Utility

You could actually make the deck as aggressive as it is right now, but with more utility packed into it. More on this below.

The update

Adrasteia Jund

60
Fauna Shaman
Lotus Cobra
Cunning Sparkmage
Kitchen Finks
Bloodbraid Elf
Vengevine
Demigod of Revenge
Shriekmaw
Cloudthresher
Spitebellows
Savage Lands
Raging Ravine
Fire-Lit Thicket
Verdant Catacombs
Swamp
Mountain
Forest
Blackcleave Cliffs
Copperline Gorge
15 Sideboard:
Duress
Thoughtseize
Anathemancer
Obstinate Baloth
Caldera Hellion
Ingot Chewer

Don’t mind the name — it’s just me being ridiculous. Adrasteia is one of the nicknames for Nemesis, the “impacable” one from whom “there is no escape.”
Or, in more prosaic terms, I have eight big dudes who recur a lot and have some variation on “revenge” in their names.
Enough of silly naming issues — here’s why the list looks like it does:

Those lands

Having spurned those Ziggurats and surplus Scars duals, I decided instead to also spurn Putrid Leech in favor of Lotus Cobra, suddenly making more fetches a lovely plan. The logic here is that (1) Putrid Leech may be good, but I kind of hate using it whereas I adore Lotus Cobra’s acceleration and (2) I’d rather play some actual basic lands in there to deal with various potential land destruction-based attacks on my mana base.
We have the standard eight-pack of ETBT lands in those Ravines and Savage Lands, and then just five Scars duals instead of seven. I specifically have four copies of Blackcleave Cliffs rather than going with more Gorges because I want to enable first-turn untapped black mana as frequently as I reasonably can. Conveniently, the Cliffs can produce red to filter through those Thickets into green, so even with Cliffs as your opener, you’re all set to cast a Fauna Shaman or Lotus Cobra on turn two.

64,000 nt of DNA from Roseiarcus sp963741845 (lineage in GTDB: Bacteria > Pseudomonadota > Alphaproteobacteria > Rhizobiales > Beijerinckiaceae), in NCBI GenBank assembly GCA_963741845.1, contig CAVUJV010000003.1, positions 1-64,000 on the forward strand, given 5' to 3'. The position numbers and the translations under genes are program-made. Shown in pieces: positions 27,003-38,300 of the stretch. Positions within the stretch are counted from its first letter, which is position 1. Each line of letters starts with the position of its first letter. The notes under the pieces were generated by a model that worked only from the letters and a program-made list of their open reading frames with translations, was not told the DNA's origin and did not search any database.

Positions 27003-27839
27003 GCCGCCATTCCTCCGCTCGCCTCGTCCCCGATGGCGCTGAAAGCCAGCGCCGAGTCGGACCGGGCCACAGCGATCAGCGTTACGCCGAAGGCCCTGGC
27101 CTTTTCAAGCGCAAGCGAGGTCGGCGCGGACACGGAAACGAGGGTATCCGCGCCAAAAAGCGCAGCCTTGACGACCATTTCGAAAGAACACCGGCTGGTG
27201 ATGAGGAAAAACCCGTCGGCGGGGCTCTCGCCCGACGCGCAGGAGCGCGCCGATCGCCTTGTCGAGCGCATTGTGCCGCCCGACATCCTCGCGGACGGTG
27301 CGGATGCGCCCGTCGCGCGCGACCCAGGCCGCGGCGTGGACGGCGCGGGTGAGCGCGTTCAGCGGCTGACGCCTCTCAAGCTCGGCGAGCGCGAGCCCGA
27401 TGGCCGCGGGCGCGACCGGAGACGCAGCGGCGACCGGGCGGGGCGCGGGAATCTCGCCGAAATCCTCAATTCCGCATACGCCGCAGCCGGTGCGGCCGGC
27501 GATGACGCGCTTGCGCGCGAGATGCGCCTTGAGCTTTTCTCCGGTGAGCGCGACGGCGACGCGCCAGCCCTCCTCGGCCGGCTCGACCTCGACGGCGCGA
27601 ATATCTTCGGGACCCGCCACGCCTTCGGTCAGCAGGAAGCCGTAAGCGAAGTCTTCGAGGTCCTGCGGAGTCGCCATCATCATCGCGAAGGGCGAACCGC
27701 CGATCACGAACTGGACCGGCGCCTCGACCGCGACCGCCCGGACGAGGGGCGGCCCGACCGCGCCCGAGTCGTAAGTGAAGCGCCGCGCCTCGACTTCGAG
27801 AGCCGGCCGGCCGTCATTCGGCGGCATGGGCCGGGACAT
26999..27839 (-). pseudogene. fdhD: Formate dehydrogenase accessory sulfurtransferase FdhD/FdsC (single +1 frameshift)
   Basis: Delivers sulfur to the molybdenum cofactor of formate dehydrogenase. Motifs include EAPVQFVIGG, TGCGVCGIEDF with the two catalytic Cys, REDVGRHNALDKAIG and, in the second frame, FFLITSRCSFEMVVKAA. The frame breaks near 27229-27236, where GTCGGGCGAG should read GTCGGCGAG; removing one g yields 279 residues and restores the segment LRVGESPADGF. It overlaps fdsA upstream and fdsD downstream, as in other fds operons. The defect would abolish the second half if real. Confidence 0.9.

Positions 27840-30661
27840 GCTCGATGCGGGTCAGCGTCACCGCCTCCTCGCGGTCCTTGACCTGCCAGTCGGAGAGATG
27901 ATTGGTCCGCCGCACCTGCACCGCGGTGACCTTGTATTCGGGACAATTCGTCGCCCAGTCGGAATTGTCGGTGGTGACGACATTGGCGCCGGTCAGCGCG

Valakut

I tested many, many options against Valakut, including sticking with the too-slow Thought Hemorrhage (hint – it was too slow) and land destruction. At the end of the day, my best bet was doubling up on the fast, targeted discard, which is why I want those Blackcleave Cliffs at the ready. The sideboard features a full four each of Thoughtseize and Duress, looking to snag Prismatic Omens, Scapeshifts, and Primeval Titans (the last one only being accessible to half of my discard suite, of course).
With the focus firmly settled on “buy myself modest time,” I can now expect that I will be able to do so, and then plan to win within that time.